• default
  • the accretion of the time for performance of obligations to the time of default
  • conversion of non-cash obligations into debts; meaning obligations to deliver non-cash assets are converted to market price equivalents; and
  • set off[11]

Similar methods of close out netting exist to provide standardised agreements in market trading relating to derivatives and security lending such asrepos, forwards or options.[12] The effect is that the netting avoids valuation of future and contingent debt by an insolvency officer and prevents insolvency officers from disclaiming executory contract obligations, as is allowed within certain jurisdictions such as the US and UK.[13] The mitigated systemic risk which is induced by a close out scheme is protected legislatively. Other systemic challenges to netting, such as regulatory capital recognition under Basel II and other Insolvency-related matters seen in the Lamfalussy Report[14] has been resolved largely through trade association lobbying for law reform.[15] In England & Wales, the effect of British Eagle International Airlines Ltd v Compagnie Nationale Air France has largely been negated by Part VII of the Company Act 1989 which allows netting in situations which are in relation to money market contracts. In regard to the BASEL Accords, the first set of guidelines, BASEL I, was missing guidelines on netting. BASEL II introduced netting guidelines.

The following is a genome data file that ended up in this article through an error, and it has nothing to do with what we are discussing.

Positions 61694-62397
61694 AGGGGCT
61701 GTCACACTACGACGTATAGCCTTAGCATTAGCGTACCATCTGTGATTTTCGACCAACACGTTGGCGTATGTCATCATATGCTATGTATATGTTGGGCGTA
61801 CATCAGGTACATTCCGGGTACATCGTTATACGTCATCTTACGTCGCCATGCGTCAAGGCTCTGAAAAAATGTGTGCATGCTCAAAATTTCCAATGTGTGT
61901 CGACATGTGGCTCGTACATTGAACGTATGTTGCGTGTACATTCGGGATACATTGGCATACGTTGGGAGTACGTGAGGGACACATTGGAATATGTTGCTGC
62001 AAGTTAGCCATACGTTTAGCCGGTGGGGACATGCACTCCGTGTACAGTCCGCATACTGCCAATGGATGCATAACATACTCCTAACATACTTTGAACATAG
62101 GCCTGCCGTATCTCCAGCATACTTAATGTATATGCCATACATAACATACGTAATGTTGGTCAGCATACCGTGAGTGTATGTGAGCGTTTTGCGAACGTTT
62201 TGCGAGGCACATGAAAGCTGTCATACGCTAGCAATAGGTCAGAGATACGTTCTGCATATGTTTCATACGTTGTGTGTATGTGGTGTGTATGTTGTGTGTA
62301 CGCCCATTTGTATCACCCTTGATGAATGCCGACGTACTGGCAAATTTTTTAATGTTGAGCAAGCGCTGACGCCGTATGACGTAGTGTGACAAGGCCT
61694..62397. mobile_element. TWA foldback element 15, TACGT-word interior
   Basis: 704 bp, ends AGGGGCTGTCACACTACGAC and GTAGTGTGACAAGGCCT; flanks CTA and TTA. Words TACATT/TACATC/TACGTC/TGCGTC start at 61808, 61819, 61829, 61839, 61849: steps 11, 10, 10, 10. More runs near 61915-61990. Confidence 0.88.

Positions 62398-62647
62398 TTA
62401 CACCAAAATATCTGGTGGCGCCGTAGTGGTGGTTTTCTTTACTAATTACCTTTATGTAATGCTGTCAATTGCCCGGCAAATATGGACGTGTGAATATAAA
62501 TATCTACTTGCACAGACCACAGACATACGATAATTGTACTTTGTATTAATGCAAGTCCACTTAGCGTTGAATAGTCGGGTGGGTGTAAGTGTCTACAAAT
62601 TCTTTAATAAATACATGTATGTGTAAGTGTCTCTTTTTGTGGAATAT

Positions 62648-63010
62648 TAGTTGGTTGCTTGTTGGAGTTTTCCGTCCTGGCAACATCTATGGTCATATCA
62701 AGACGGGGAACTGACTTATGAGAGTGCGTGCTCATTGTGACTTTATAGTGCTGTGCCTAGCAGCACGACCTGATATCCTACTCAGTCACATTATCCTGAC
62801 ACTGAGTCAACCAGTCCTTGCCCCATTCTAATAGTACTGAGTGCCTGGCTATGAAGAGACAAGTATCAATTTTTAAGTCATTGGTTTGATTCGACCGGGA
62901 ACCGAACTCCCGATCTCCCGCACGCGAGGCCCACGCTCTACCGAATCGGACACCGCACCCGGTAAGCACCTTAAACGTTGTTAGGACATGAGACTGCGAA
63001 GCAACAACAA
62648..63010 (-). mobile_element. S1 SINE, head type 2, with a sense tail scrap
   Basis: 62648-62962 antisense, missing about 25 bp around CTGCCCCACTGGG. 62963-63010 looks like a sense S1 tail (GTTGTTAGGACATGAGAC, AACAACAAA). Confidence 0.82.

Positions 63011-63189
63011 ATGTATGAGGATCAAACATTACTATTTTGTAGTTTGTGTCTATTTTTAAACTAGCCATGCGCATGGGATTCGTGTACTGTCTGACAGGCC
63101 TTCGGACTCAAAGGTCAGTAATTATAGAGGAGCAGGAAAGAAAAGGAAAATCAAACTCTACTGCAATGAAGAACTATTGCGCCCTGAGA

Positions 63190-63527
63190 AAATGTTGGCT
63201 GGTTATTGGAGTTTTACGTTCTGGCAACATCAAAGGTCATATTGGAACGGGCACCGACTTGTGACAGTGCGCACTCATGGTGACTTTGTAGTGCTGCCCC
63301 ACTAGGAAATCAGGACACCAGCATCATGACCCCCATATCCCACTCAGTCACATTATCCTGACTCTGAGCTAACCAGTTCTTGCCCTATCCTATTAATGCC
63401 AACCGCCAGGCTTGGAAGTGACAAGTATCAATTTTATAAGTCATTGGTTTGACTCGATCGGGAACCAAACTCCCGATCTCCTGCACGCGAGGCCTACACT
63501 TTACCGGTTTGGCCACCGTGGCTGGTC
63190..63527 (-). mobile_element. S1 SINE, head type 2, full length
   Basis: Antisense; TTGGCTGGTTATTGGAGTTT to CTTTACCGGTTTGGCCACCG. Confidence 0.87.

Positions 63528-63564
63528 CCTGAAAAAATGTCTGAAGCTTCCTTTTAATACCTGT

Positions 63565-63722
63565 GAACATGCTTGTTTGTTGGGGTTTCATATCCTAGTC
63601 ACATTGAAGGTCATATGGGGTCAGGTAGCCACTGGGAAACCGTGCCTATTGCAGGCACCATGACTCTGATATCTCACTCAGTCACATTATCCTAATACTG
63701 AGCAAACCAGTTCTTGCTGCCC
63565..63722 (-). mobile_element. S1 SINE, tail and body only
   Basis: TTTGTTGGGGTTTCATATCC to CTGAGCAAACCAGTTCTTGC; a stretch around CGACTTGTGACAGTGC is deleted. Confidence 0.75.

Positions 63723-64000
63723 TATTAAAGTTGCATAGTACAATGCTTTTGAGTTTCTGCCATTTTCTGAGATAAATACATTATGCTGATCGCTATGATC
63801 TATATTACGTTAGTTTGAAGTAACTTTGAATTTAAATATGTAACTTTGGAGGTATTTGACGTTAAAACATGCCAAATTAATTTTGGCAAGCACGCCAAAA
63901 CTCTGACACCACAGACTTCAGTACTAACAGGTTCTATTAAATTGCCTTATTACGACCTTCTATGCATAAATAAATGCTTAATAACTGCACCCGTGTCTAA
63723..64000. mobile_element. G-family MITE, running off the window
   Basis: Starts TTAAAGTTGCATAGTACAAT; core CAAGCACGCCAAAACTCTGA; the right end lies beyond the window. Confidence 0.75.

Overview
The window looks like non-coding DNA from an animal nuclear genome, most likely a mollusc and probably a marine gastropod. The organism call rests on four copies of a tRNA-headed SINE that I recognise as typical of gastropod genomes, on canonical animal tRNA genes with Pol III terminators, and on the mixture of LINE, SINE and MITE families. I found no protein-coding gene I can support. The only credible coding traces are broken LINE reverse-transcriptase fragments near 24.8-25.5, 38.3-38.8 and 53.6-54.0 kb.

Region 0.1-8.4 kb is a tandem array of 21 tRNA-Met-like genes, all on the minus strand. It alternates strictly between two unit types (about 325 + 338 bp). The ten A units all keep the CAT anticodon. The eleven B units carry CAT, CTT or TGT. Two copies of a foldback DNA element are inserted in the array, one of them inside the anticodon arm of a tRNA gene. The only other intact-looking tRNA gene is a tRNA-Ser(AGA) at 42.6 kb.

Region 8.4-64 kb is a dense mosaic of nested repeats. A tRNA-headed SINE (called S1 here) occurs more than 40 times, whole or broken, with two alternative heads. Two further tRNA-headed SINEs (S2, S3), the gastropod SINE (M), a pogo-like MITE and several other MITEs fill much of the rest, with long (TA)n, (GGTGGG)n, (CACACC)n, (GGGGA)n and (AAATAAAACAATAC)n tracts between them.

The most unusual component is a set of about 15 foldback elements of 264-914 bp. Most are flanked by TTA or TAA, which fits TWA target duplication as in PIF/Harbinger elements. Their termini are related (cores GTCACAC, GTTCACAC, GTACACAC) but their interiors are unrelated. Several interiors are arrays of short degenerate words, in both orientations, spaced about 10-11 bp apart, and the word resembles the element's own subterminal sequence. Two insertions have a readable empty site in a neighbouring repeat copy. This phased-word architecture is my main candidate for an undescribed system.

Settlement netting[edit]